Weiss and Pomer­ant­sev accuse the Krem­lin of “mak­ing decep­tion equiv­a­lent to argu­men­ta­tion and the delib­er­ate mis­use of facts as legit­i­mate as ratio­nal per­sua­sion.” Maybe so. But these tac­tics are hard­ly unique to the Krem­lin. In Decem­ber, a group of Kiev par­lia­men­tar­i­ans pre­sent­ed pho­tographs to the Sen­ate Armed Ser­vices Com­mit­tee pur­port­ing to show Russ­ian troops and tanks invad­ing east­ern Ukraine. Sub­se­quent reports revealed that the images had been tak­en dur­ing the Russ­ian-Geor­gian war in 2008. Did the Inter­preter denounce the Ukrain­ian del­e­ga­tion for try­ing to pass off doc­tored pho­tos? No. Its warn­ings about dis­in­for­ma­tion cut only one way.

    So do its oft-expressed con­cerns about trans­paren­cy. Time and again, the authors call on pun­dits and think tanks to be more trans­par­ent with regard to their affil­i­a­tions, finan­cial inter­ests, and fund­ing. But the Inter­preter doesn’t nec­es­sar­i­ly prac­tice what it so ardent­ly preach­es. In addi­tion to the sup­port pro­vid­ed by Khodor­kovsky, the pub­li­ca­tion iden­ti­fies its oth­er ini­tial source of fund­ing as the Herzen Foun­da­tion of Lon­don. Weiss respond­ed to a query ask­ing about the prove­nance of the foun­da­tion by admit­ting, “I don’t know Herzen’s cur­rent orga­ni­za­tion­al sta­tus, board of direc­tors, etc. You are most wel­come to inquire with the Char­i­ties Aid Foun­da­tion in the UK.” Mul­ti­ple requests to the Char­i­ties Aid Foun­da­tion, with which Herzen had claimed to be reg­is­tered, have all gone unan­swered. Indeed, there is no evi­dence Herzen exists.

    The authors believe active mea­sures must be tak­en to shield gullible Amer­i­cans from the depre­da­tions of Putin’s pro­pa­gan­da. That Amer­i­can news­pa­pers employ pub­lic edi­tors to mon­i­tor their news reports isn’t enough; they should also staff “counter-dis­in­for­ma­tion edi­tors” who “would pick apart what might be called all the news that is unfit to print.” Such pro­fes­sion­al cen­sors are nec­es­sary, we are told, because the Krem­lin “exploits sys­temic weak spots in the West­ern sys­tem, pro­vid­ing a sort of X‑ray of the under­bel­ly of lib­er­al democ­ra­cy.” Worse, the authors charge, are the legions of “senior West­ern experts” pro­vid­ing aid and com­fort to the ene­my, whether by appear­ing on RT, accept­ing posi­tions on the boards of Russ­ian com­pa­nies, or sim­ply attend­ing Russ­ian-spon­sored forums. “The blur­ring of dis­tinc­tions between think tanks and lob­by­ing helps the Krem­lin push its agen­da with­out due scruti­ny,” they write.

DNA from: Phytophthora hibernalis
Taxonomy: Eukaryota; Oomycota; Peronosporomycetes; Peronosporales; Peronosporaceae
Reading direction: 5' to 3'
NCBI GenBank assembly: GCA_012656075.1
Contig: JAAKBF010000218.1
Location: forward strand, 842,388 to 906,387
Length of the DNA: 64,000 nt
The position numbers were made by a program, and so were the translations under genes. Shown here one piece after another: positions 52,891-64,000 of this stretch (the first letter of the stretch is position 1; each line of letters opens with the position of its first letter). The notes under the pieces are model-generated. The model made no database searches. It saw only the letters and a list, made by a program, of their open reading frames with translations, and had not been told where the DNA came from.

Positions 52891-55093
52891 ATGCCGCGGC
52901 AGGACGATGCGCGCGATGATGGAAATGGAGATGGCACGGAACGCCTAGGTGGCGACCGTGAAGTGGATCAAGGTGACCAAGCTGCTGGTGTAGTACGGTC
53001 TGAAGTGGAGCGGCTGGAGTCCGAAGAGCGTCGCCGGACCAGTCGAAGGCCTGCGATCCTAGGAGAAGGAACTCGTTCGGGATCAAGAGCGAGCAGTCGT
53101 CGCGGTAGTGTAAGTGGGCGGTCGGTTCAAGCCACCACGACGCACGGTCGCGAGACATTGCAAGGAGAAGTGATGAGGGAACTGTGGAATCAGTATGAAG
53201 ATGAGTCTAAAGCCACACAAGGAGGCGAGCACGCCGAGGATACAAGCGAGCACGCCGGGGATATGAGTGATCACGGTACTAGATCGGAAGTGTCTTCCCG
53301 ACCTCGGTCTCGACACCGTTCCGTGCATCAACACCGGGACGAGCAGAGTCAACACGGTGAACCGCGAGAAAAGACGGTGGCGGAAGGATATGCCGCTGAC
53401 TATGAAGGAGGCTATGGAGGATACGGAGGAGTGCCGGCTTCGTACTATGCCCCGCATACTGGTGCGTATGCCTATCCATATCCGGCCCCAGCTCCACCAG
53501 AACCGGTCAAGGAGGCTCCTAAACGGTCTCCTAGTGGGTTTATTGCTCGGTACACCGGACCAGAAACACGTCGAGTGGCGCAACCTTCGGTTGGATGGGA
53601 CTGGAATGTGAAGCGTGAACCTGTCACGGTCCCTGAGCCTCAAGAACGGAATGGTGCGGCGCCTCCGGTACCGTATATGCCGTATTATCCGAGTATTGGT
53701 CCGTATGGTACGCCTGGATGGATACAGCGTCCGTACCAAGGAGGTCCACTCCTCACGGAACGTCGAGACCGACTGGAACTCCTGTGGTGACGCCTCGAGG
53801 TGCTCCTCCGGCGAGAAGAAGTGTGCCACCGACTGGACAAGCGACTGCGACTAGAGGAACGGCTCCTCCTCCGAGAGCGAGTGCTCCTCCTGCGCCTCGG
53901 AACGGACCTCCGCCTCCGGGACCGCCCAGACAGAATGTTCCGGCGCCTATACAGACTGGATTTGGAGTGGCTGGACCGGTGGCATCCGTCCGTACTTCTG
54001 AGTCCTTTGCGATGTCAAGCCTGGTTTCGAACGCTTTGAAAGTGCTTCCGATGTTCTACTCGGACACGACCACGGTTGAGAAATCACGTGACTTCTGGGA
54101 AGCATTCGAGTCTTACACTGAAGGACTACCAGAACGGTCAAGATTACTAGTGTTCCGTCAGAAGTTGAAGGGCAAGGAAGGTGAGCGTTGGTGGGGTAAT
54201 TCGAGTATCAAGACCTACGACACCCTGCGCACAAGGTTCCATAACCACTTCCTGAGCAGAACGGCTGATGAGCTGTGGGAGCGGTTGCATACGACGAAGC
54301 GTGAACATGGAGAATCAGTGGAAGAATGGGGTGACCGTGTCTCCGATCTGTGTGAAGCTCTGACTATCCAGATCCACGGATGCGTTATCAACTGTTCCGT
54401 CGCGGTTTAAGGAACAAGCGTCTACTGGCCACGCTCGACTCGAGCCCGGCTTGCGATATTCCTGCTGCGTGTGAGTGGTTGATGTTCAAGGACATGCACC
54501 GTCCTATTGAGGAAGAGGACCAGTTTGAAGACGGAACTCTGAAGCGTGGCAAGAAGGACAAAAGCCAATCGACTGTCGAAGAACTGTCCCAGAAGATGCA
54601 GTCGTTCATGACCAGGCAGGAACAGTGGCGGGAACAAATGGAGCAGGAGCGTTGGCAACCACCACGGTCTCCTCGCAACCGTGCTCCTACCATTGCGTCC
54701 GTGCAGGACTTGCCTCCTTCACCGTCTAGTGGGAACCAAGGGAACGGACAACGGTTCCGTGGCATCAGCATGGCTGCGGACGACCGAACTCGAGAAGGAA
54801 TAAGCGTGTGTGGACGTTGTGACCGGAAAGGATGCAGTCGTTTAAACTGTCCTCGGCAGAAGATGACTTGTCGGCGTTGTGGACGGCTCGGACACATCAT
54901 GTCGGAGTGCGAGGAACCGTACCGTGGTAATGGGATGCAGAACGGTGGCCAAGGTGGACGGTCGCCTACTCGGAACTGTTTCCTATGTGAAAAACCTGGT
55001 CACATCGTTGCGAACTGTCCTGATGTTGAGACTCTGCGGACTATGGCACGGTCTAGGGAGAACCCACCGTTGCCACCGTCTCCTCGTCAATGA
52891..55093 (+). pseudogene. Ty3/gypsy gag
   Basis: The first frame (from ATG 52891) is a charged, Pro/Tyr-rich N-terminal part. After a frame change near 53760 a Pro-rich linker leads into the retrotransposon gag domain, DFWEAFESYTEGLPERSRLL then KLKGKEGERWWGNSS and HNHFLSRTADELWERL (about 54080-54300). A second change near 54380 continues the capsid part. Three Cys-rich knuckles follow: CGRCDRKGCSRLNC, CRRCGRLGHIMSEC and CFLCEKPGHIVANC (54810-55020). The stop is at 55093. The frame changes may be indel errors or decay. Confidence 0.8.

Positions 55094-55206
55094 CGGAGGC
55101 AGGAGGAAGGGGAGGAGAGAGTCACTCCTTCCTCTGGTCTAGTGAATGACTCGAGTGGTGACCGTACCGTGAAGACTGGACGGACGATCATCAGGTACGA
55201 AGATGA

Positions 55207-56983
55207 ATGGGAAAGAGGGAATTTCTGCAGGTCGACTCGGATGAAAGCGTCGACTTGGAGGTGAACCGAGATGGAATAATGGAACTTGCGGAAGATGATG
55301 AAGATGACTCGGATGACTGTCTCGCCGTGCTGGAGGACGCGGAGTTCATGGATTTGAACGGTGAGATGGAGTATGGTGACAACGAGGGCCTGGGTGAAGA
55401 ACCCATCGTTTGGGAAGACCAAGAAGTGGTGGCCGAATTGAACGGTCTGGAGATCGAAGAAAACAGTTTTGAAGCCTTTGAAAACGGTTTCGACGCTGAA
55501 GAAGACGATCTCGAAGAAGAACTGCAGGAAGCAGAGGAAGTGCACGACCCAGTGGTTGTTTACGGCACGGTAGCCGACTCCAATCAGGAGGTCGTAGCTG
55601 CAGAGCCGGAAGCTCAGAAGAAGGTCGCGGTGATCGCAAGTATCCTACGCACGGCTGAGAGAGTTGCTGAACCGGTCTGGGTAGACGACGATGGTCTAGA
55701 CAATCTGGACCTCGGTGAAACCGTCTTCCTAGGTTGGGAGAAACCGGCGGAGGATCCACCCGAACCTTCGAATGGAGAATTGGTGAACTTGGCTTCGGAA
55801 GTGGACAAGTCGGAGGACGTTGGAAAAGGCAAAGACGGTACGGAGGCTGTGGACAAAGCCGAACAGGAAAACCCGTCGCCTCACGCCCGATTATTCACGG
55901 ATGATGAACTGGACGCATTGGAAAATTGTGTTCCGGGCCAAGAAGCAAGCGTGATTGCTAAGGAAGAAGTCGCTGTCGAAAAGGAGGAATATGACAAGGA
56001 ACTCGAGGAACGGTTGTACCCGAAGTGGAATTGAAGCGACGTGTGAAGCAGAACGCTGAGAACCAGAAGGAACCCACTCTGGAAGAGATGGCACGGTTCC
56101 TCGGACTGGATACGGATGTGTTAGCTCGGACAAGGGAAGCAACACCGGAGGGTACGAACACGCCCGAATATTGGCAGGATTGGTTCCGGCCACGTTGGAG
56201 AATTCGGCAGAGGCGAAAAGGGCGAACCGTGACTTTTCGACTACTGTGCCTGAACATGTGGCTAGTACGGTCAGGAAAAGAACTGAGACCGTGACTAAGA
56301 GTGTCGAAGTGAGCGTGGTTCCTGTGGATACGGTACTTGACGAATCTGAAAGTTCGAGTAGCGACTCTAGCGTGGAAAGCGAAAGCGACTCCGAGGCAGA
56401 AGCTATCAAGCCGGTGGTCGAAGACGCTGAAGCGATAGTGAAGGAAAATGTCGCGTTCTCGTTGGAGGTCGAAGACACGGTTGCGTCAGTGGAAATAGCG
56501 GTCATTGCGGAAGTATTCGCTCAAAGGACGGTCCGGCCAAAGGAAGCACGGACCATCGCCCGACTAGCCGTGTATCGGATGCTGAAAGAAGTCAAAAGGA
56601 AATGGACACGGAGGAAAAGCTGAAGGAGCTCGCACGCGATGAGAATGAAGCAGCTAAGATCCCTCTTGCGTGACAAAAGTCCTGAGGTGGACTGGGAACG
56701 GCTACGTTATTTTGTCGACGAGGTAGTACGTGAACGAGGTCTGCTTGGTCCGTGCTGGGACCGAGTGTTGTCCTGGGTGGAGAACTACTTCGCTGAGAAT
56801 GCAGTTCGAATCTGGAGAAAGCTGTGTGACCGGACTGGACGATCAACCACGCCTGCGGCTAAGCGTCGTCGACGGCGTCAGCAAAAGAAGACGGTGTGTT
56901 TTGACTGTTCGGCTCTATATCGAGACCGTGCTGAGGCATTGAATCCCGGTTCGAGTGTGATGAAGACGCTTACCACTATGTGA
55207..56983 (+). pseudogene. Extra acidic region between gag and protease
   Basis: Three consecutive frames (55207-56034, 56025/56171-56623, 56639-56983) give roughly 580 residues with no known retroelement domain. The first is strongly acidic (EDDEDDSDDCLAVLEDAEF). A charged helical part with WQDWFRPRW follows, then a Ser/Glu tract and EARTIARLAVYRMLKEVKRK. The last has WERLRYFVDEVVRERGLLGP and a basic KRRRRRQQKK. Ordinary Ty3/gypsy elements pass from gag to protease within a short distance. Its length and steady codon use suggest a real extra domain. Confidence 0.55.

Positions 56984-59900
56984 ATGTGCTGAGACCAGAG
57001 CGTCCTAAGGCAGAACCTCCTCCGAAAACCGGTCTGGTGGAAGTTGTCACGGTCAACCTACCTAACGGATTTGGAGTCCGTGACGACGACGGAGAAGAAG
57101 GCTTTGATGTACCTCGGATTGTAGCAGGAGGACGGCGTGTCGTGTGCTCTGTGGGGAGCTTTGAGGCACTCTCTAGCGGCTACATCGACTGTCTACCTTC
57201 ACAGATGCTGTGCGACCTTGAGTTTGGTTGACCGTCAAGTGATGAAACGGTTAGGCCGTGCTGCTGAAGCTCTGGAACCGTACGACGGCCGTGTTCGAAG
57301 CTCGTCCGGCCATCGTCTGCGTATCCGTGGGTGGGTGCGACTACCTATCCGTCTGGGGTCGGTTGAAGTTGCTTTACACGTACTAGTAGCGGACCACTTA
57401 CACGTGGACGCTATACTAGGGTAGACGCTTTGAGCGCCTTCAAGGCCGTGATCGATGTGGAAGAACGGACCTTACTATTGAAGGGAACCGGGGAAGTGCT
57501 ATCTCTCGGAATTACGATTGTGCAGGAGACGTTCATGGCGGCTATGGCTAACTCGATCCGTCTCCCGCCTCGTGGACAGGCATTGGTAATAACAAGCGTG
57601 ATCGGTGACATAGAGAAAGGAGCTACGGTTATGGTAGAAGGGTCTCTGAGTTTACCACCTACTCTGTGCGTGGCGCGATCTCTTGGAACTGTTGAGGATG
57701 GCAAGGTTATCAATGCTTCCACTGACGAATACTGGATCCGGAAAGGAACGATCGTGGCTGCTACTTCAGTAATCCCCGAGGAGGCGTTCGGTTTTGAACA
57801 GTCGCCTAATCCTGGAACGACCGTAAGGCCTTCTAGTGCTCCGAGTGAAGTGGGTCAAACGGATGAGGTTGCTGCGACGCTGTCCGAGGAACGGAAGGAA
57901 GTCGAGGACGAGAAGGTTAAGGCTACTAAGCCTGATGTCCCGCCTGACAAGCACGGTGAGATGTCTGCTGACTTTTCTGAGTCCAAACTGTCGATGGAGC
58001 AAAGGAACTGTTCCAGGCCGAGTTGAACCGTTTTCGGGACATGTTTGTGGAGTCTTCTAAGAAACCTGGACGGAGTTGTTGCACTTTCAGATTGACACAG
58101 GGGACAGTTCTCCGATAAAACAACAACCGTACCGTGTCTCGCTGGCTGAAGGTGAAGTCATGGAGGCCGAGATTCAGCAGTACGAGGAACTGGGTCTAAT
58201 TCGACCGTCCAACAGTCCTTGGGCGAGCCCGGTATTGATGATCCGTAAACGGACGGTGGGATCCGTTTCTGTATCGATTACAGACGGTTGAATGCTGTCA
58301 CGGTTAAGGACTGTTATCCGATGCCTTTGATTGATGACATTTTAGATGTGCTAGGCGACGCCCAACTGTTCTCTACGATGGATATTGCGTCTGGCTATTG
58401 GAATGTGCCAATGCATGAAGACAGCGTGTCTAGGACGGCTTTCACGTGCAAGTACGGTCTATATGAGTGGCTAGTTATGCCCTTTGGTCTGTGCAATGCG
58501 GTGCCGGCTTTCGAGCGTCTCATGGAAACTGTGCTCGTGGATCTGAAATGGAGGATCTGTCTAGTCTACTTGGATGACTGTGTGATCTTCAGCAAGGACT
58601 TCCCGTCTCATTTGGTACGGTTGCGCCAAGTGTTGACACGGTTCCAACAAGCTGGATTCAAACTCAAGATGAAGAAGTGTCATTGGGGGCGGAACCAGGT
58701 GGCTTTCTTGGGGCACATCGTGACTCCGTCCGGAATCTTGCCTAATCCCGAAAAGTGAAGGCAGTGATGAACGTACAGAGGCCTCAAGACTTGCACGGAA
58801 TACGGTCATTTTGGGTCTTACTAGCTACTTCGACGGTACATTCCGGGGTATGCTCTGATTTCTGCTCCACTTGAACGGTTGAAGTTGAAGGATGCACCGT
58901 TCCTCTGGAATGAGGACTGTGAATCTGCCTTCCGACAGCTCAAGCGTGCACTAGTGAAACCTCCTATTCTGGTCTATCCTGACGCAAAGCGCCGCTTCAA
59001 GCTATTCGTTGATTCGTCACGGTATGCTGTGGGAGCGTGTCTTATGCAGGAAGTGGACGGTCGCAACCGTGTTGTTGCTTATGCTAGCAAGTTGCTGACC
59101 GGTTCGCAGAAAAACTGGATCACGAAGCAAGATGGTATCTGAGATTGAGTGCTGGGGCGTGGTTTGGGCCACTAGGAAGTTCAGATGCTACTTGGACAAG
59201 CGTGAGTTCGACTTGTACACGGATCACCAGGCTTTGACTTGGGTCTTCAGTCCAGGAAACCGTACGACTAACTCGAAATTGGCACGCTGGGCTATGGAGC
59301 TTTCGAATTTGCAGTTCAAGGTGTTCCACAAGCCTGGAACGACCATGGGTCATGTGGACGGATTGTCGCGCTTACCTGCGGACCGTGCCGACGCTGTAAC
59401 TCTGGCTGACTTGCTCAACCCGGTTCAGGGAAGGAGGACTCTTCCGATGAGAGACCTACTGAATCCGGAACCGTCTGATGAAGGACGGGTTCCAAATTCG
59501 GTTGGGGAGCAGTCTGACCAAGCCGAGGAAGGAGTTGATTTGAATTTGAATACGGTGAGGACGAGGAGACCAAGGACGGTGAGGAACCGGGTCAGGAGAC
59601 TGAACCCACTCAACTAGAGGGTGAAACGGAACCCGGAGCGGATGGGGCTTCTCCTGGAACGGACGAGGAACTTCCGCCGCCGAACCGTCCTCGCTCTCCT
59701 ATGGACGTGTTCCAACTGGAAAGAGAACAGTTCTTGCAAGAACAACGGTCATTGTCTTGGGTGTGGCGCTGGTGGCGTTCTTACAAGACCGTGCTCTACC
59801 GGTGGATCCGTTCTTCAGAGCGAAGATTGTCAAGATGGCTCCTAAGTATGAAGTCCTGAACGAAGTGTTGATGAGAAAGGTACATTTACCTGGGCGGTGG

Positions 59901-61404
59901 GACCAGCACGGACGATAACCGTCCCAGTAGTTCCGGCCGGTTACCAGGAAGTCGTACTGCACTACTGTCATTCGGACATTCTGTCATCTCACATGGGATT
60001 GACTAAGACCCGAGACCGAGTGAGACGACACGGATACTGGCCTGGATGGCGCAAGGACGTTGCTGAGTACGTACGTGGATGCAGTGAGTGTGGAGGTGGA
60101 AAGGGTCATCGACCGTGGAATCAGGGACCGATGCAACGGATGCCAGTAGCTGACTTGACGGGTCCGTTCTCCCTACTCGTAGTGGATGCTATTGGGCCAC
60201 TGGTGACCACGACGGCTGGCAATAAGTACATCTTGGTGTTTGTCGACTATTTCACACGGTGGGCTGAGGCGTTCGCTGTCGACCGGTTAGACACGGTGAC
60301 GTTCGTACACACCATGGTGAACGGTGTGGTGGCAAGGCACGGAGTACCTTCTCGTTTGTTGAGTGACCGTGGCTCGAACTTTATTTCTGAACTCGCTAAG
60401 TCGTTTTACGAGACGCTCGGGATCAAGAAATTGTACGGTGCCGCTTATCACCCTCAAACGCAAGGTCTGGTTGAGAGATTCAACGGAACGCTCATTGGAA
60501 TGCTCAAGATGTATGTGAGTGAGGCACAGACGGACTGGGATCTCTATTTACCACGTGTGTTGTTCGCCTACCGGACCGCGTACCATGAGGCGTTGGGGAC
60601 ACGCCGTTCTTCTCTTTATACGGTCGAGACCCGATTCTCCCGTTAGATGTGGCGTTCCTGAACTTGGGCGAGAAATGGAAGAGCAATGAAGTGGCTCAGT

Accord­ing to Weiss and Pomer­ant­sev, the most severe threat is the one posed by RT, a net­work to which they impute vast pow­ers. They are hard­ly alone. In Jan­u­ary, Andrew Lack, then chief exec­u­tive of the Broad­cast­ing Board of Governors—the fed­er­al agency that over­sees the Voice of Amer­i­ca, Radio Free Europe/Radio Lib­er­ty, and oth­er US-fund­ed media out­lets—likened RT’s threat to those posed by “the Islam­ic State in the Mid­dle East and groups like Boko Haram.” (Lack was recent­ly named chair­man of NBC News.)

    RT is alleged­ly so skill­ful at mask­ing its nefar­i­ous mes­sage that “any­one tun­ing in would not imme­di­ate­ly know it is Krem­lin-run or even asso­ciate it with Rus­sia,” the authors write—even though the network’s news broad­casts begin with the state­ment “Com­ing to you live from Moscow, this is RT.”

    The Phan­tom Men­ace

    The lead­ing author­i­ty on Sovi­et and Russ­ian mass media, Duke Uni­ver­si­ty pro­fes­sor Ellen Mick­iewicz, dis­putes the entire premise of Weiss and Pomerantsev’s report. She told me that the hypo­der­mic mod­el of media effects (in which mes­sages are “inject­ed” into the audi­ence sim­ply by virtue of being dis­sem­i­nat­ed) was sci­en­tif­i­cal­ly dis­proved decades ago. “It’s the most sim­ple­mind­ed mis­take you can make in eval­u­at­ing media effects,” she said.


    Slouch­ing Towards McCarthy­ism

    One might expect that such neo-McCarthy­ism, reek­ing as it does of a bare­ly con­cealed attempt to cen­sor and intim­i­date, would have touched off protests, if not con­dem­na­tion, in the estab­lish­ment media. But the Inter­preter has been giv­en a rap­tur­ous recep­tion on both sides of the Atlantic.